general commanding to him on the subject, your attention is respectfully called to the inclosed letter of General Trimble.
I. C. BASSETT,
Colonel Eighty-second Pennsylvania Volunteers, commanding.
[Inclosure Numbers 3.]
HDQRS. HOFFMAN'S BATT., DEPOT PRISONERS OF WAR,
Sandusky, Ohio, January 26, 1864.
Colonel I. C. BASSETT,
Eighty-second Pennsylvania Regiment, Commanding:
COLONEL: I respectfully call your attention to the condition of those prisoners who have made application to take the oath of allegiance.
Many of them have not concealed their sentiments, and the applications of others have become know or strongly suspected. There are also among these prisoners some cases of peculiar hardship. Many of these prisoners are very much afraid of secret assassination, and whether that fear is well founded or not it appears to me hard to keep men any great length of time in so uncomfortable condition if it is really designed to make them subjects of Executive clemency.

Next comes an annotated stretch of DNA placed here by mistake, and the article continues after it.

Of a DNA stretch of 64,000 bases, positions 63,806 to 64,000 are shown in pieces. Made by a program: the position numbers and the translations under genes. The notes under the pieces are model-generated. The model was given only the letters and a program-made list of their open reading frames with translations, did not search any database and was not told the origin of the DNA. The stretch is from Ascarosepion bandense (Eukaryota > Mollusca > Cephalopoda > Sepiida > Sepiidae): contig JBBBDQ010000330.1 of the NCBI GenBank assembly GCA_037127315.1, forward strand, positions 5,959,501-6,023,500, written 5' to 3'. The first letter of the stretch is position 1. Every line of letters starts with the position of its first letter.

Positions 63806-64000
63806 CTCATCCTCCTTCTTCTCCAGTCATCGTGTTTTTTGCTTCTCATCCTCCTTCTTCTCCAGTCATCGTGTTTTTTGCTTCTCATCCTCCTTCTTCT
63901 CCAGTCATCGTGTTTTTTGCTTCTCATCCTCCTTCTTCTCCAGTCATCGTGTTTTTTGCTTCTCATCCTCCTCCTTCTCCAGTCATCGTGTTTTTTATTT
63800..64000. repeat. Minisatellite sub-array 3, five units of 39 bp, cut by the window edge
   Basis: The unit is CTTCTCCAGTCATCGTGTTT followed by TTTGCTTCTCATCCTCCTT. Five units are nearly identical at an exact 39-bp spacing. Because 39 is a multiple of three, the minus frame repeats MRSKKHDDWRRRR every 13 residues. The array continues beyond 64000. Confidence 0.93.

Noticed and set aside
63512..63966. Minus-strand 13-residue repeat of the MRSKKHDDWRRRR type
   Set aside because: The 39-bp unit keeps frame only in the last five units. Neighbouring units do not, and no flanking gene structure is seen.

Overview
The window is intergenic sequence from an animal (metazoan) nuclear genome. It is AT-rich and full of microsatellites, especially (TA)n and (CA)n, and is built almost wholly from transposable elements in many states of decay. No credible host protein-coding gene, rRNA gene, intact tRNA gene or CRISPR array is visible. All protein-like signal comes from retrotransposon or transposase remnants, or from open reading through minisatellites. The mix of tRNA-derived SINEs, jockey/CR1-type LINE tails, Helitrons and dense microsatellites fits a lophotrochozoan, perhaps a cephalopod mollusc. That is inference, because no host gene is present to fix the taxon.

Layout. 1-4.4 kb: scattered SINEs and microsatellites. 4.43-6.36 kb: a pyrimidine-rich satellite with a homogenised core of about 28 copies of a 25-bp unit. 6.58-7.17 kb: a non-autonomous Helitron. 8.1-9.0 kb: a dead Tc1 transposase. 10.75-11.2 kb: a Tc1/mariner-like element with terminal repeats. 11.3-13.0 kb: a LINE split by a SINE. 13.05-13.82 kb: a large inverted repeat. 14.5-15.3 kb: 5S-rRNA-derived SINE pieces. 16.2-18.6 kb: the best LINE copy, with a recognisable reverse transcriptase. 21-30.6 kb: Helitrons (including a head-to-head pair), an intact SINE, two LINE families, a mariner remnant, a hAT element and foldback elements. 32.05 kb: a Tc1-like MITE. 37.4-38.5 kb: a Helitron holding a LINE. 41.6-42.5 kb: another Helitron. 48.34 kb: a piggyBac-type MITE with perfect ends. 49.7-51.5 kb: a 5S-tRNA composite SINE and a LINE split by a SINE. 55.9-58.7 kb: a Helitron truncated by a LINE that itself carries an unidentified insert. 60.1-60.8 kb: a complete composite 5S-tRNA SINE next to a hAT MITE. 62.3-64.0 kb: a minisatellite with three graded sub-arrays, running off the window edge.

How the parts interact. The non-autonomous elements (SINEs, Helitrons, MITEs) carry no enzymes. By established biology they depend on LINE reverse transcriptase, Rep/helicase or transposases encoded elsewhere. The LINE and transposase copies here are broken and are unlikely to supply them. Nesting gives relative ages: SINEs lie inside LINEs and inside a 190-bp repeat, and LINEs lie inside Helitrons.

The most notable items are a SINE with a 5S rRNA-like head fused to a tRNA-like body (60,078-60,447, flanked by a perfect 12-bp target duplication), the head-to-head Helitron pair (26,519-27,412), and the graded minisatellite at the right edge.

In a prison of so many officers of high rank of course the predominant sentiment is so rebellious that persons of different views are subject to much indignity, which will never come to the knowledge of the commanding officer, and it requires great moral courage to act against it, especially when the prisoner can for so long time get no relief.
In case the policy of the Government will not admit o speed action in these cases, and they are to be retained here, I would recommend that the attention of the Commissary-General of Prisoners be called to the propriety of a separate inclosure and barracks being erected for them.
I have the honor to be, very respectfully, your obedient servant,
WM. S. PEIRSON,
Lieutenant-Colonel Hoffman's Battalion.
HEADQUARTERS U. S. FORCES,
Johnson's Island, January 28, 1864.
Respectfully forwarded for the consideration of the general commanding.
In many cases those applying for the oath of allegiance (if detected) are roughly used and their lives threatened by the prisoners to such an extent as to render it necessary to remove those threatened from the inclosure. Such being the case, a separate building is necessary for their protection.
I. C. BASSETT,
Colonel Eighty-second Pennsylvania Volunteers, Commanding.
HDQRS. U. S. FORCES AT SANDUSKY AND JOHNSON'S ISLAND, THIRD DIV., SIXTH ARMY CORPS,
Sandusky, January 30, 1864.
Respectfully sent to the Commissary-General of Prisoners.
The recommendation of Colonel Pierson is fully approved. In the meantime I shall endeavor to give them all the temporary protection possible.
H. D. TERRY,